Athletes and team officials coming for the inaugural Youth Olympic Games (YOG) in 2010 will now be staying at the Nanyang Technological University (NTU).
In a surprise announcement yesterday, YOG organisers said the International Olympic Committee (IOC) has approved a proposal to site the Youth Olympic Village at NTU's existing campus off Jalan Bahar.
It was originally planned to be at the upcoming $500-million, 19ha University Town in Clementi.
The spiralling cost of building materials globally - market experts said prices have risen up to 35 per cent in the last year - and high fuel prices were cited for the switch.
'We decided to take the more prudent approach of having the Village at NTU,' said Mr Ng Ser Miang, chairman of the Singapore YOG Organising Committee.
'Also, the YOG's concept is that the IOC wants host cities to use existing facilities.'
The National Institute of Education, located within NTU, will be the Village's central square. Dining, retail, culture and education services will be located there.
Organisers added that it was too early to say how much money would be saved with the change, but it is estimated to be at least a six-figure sum.
Sticking to the plan of accelerating the University Town's construction to get it ready by February 2010 would mean 'significant' increase in costs, said its developer, the National University of Singapore (NUS).
Fortunately, the 200ha NTU campus had been identified as an alternative venue when Singapore submitted its bid to host the multi-sports event last October.
This was partly due to initial worries that the University Town would not be completed in time for the event in August 2010.
While the 3,500 or so foreign athletes and 900 officials will not get to enjoy the spanking new Town, NTU students and Jurong residents are set to benefit.
Various campuses and neighbourhood sports facilities will be spruced up to allow YOG athletes to train there, said organisers.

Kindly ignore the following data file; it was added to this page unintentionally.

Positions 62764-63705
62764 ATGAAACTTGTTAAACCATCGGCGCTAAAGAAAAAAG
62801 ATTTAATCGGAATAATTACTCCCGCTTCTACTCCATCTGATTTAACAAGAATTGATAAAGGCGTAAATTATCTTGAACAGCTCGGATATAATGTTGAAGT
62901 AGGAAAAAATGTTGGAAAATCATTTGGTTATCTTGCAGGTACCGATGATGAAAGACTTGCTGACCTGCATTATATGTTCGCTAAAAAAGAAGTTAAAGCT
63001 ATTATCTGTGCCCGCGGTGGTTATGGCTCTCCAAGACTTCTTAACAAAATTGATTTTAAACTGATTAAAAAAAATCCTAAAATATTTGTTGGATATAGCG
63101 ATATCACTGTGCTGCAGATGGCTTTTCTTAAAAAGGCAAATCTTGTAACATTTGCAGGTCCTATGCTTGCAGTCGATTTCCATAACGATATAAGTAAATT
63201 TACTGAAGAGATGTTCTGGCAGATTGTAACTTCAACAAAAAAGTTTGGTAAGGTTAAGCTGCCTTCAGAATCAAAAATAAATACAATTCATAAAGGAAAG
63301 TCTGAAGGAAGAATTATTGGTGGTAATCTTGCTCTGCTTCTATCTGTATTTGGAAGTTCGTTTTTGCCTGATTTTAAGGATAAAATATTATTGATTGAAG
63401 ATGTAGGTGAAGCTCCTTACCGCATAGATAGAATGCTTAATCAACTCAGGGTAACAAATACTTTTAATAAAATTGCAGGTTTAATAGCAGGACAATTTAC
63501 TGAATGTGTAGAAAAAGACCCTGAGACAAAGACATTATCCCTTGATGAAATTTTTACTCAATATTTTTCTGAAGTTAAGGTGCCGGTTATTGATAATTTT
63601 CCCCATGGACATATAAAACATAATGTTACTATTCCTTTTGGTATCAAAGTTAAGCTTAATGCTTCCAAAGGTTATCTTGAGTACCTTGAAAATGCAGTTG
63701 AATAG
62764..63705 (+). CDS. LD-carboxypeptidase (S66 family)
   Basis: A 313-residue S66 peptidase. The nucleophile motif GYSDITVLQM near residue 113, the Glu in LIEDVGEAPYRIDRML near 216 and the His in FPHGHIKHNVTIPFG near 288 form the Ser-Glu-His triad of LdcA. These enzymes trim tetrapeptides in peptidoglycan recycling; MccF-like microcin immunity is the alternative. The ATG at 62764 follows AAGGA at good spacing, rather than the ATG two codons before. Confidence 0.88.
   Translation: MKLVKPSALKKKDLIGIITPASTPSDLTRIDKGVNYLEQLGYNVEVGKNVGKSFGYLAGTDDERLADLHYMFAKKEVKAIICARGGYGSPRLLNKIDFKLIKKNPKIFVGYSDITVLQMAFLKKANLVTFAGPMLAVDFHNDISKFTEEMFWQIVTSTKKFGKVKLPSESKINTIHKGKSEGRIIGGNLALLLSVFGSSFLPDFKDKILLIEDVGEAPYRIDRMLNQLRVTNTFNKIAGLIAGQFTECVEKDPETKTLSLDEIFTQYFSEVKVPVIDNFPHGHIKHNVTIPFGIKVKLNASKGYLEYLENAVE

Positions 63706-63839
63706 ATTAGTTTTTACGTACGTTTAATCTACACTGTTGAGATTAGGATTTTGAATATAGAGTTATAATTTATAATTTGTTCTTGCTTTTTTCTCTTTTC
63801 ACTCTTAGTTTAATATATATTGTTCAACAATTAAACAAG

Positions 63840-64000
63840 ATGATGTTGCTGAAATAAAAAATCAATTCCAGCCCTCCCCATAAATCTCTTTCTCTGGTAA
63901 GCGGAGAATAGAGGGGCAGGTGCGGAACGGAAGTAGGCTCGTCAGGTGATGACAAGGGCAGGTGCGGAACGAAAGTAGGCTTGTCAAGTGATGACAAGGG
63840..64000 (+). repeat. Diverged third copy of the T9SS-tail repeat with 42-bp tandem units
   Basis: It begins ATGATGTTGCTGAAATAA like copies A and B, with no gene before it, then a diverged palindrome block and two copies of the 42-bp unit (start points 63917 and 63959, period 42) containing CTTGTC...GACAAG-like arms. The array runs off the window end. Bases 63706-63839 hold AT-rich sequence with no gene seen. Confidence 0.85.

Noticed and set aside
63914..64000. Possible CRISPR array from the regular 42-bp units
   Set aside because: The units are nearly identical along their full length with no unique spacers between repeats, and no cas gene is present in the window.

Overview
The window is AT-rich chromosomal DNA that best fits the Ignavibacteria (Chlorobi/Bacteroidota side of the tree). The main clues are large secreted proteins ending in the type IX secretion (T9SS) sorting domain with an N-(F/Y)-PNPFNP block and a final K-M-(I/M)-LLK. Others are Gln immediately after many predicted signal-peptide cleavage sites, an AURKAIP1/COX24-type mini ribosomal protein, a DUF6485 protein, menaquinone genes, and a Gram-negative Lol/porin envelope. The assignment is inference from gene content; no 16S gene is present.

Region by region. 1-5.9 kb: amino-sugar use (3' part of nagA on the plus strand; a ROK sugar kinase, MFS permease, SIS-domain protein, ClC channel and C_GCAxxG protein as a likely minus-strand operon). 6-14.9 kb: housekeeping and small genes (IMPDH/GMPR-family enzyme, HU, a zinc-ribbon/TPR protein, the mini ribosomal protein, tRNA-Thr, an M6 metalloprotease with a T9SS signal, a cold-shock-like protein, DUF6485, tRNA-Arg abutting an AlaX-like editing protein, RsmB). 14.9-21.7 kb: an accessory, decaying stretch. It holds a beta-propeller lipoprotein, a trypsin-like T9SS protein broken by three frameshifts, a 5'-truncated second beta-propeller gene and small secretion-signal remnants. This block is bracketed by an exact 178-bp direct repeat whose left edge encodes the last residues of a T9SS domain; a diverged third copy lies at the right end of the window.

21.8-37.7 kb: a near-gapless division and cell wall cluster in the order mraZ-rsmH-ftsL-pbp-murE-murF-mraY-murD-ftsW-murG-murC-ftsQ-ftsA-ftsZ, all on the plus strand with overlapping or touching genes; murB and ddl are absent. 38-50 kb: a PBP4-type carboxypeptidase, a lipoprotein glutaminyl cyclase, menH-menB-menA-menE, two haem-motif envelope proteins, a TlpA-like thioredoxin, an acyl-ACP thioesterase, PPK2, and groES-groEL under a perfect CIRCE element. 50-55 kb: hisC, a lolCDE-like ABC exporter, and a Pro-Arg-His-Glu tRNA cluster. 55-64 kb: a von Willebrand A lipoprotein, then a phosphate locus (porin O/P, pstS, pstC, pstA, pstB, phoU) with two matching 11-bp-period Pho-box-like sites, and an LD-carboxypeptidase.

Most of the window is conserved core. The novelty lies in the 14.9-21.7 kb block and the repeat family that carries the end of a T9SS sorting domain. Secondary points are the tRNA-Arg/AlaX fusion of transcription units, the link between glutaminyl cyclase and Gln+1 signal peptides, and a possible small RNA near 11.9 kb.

For instance, NTU's running track and swimming pool will almost certainly be refurbished, according to Youth Olympic Village director Eric Tan.
'But we won't just depend on NTU's facilities,' he said. 'We are eyeing some schools within a 10-minute bus ride and seeing if their facilities can be upgraded.
Just two of the nine NTU residential halls set aside to house about 5,200 people are air-conditioned. Organisers are considering installing air-cons for the rest and adding new furnishings in bedrooms.
This will add to the US$75 million (S$103 million) already set aside for the Games.
There are other pros and cons to the change in venues, said Mr Tan. 'While NTU will be farther from town, its facilities are more spread out compared to NUS,' he said.
Staying at NTU also means most athletes will have to spend an extra 10 minutes or so on the road when travelling to competition venues around the island.
With the exception of BMX and mountain biking (Tampines) and sailing (East Coast), the other 24 sports will be staged within a half-hour's drive from the Village.
Apart from upgrading works, NTU said it may postpone the start of the 2010/2011 academic year by about two weeks.
Sports-loving NTU undergraduates cheered the news. Mr Henry Seah, 21, a second-year business student and former national youth table tennis player, said: 'I hope we can mingle with some of the YOG athletes. I'll try to volunteer and help out if I can.'